As we have written many times, 50% of large scale implementations end up over budget and well behind the original proposed implementation schedules. Typically, we have always identified investment in several areas: hardware, operating software, third-party software, professional services and applications licenses. In order to plan initial new system implementation budgets for large scale order management system and enterprise resource planning systems (ERP), it’s prudent to go well beyond these categories of expense and engage in broader based planning and due diligence.
Here are 5 ways to improve your planning and bring the implementation in closer to plan and schedule:
Proposed schedule. Simply stated, many VAR/vendor proposed schedules are too aggressive and are not realistic. It’s often suggested that the order management system or ERP can be installed in 6 months. Our experience is that over half the time the company can’t be ready in 6 months. That’s highly unlikely and in most cases proves unrealistic once detail task plans and estimated days are developed. Ask the vendor for 5 references of recent installs you can talk to that have met this timeframe. Was their company of the scale and complexity of yours? Do the detail planning and add a big dose of reality.
Services are the major costs. Early estimates of professional services that VAR/vendors give you end up being 1.5 to 2.0 times higher than planned. One vendor told us that giving a higher professional services estimate might disqualify them early in the selection process. Professional services create major budget over-runs. Here are a few things to ponder:
A. Modifications are very difficult to estimate until you get involved in actually implementing the order management system. Part of this is understanding functionality that does exist in the application and how the modifications affect these. It is always better to implement the “vanilla” application initially, if possible. Frankly, many vendors just aren’t too interested in researching how much the modifications are going to cost until you make a commitment.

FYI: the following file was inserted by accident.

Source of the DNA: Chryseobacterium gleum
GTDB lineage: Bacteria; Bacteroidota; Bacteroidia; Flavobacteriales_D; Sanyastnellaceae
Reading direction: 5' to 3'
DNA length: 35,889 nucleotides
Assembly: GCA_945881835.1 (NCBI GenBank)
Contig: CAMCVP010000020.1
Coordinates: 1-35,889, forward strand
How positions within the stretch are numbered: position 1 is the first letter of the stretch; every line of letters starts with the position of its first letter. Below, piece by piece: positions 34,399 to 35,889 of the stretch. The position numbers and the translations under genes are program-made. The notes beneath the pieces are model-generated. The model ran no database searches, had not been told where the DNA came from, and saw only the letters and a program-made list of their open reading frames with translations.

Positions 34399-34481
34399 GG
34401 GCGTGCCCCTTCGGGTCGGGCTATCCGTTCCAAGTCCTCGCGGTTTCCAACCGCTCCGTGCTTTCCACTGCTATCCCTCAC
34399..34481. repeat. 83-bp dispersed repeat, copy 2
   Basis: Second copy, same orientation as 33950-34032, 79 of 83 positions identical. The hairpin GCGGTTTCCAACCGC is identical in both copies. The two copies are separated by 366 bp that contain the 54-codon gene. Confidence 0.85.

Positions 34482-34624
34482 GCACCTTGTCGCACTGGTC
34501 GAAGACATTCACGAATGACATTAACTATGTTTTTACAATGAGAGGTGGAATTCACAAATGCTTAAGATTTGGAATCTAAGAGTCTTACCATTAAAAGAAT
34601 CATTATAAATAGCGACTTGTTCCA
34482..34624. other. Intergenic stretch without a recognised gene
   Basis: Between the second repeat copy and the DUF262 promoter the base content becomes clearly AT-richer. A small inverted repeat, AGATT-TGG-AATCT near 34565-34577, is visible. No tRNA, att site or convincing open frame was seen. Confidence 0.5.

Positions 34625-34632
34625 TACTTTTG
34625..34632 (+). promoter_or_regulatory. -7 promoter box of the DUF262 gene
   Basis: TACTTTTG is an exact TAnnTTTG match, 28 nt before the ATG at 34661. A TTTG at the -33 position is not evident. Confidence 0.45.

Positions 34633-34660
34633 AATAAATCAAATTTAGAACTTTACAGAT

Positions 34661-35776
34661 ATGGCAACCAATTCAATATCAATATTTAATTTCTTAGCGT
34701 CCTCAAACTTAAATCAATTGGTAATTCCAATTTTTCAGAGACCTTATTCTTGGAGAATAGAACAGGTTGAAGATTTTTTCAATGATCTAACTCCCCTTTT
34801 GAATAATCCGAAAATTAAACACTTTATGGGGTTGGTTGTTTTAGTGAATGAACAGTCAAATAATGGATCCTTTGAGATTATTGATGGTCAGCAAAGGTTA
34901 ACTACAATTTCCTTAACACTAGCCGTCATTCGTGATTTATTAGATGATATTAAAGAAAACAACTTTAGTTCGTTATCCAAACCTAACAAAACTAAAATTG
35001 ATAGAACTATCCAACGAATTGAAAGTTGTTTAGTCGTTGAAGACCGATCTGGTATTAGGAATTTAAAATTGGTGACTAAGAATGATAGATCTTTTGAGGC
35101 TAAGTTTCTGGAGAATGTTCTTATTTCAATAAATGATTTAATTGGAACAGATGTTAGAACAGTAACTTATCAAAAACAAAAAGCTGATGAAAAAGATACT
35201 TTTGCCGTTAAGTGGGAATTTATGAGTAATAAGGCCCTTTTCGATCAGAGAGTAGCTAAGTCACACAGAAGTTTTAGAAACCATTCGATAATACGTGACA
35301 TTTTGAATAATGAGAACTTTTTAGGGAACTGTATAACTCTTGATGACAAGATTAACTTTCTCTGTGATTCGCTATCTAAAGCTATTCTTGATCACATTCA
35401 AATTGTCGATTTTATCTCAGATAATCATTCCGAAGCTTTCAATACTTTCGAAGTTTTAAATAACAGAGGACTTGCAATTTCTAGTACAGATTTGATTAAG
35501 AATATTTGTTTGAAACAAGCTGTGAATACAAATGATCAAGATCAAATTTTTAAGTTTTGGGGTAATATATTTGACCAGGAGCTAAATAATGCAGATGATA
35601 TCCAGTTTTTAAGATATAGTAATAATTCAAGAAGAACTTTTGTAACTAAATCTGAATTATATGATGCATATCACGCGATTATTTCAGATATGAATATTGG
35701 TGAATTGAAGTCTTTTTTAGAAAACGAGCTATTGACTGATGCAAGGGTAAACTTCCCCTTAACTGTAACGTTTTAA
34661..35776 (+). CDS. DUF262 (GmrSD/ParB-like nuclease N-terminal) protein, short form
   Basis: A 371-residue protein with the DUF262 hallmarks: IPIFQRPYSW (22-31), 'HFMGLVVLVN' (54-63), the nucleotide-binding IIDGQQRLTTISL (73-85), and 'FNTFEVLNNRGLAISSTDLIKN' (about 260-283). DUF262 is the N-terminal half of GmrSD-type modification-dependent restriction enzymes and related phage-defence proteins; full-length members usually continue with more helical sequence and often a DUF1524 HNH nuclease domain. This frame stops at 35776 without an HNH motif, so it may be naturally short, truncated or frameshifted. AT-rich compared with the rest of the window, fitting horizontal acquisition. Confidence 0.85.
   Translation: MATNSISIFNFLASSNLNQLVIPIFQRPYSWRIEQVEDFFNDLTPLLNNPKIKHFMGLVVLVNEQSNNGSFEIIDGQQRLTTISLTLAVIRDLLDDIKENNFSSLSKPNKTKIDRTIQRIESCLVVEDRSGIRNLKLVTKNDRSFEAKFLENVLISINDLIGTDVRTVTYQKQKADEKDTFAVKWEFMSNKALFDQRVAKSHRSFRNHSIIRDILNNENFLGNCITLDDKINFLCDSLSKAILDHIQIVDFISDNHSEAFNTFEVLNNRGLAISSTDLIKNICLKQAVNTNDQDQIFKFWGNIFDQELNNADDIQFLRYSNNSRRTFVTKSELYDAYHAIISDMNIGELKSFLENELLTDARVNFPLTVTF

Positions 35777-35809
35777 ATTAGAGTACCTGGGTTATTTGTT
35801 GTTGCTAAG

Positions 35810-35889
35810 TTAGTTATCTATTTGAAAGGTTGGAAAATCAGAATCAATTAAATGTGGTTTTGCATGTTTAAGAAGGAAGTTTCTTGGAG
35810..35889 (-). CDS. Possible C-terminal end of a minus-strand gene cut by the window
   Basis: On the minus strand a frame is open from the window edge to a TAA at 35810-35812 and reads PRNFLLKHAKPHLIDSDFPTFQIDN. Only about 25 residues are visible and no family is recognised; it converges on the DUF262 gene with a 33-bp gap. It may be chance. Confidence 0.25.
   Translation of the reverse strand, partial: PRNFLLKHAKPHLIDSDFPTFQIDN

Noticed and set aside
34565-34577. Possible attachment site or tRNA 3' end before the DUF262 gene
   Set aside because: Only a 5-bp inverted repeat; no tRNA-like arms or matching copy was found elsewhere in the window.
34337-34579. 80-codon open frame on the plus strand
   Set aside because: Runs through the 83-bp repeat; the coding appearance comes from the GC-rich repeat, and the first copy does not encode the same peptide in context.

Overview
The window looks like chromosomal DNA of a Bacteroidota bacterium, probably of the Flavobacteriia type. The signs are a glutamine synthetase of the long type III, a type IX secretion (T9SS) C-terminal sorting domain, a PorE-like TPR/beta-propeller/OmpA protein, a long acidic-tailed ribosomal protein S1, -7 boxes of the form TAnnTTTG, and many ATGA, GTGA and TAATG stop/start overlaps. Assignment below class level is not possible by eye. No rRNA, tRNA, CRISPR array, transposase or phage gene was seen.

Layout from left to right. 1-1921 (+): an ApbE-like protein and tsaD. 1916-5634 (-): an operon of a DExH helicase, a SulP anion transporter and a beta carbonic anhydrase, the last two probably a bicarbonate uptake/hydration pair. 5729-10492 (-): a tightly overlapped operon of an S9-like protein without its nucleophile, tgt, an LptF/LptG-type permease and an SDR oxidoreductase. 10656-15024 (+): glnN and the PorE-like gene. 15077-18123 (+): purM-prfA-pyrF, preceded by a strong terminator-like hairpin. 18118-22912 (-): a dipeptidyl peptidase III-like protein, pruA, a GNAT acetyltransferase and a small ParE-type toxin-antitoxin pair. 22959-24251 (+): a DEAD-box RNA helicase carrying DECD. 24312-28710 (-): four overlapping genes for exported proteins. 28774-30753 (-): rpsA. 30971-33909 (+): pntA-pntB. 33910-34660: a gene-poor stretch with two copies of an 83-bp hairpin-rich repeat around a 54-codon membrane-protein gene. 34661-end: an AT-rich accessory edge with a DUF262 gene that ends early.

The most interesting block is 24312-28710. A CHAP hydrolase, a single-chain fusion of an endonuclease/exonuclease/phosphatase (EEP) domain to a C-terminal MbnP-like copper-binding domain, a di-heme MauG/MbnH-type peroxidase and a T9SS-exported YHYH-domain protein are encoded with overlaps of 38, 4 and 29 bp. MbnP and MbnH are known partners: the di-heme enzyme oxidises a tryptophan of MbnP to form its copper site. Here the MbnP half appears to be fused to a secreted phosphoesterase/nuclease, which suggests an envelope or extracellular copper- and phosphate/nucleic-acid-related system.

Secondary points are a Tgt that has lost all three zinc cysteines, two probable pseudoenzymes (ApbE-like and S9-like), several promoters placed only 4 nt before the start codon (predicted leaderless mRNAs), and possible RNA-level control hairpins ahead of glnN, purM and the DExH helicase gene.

B. Schedule slips force VAR/vendor project team costs to continue until implementation. When the vendor didn’t deliver the implementation in a 6 month period, one vendor in order to keep the team in place, required the client to pay the on-going project team charges – this was $87,000 per month. Ask the VAR what their policy is?
Too narrow scope for budgeting. In most companies, departments are lean and 100% of their time is used in running your business. A major order management system implementation will require their best efforts for 8 to 12 months; at least. Spend the time planning out who will Project Manage the implementation 3 days per week? Who will write new procedures, convert files, etc.? What overtime will be required? Estimate these costs before you commit.
Under-estimating the server and network configuration requirements. VARs and vendors no longer sell hardware and they aren’t any better with planning complex network designs. They’ll give you specifications but many times the actual installed hardware and network costs are 2X what are originally planned because they don’t reflect your standards for security, backup, system response time for multi-locations, archival of data, separate servers for data repositories and reporting, etc.
Lack of buy-in by department managers. It’s important to start the process of buy-in with everyone early during the order management system selection process. There is often a very real inertia that eats up time and dollars because everyone isn’t fully pulling in the same direction. Is this formally part of everyone’s goals and objectives?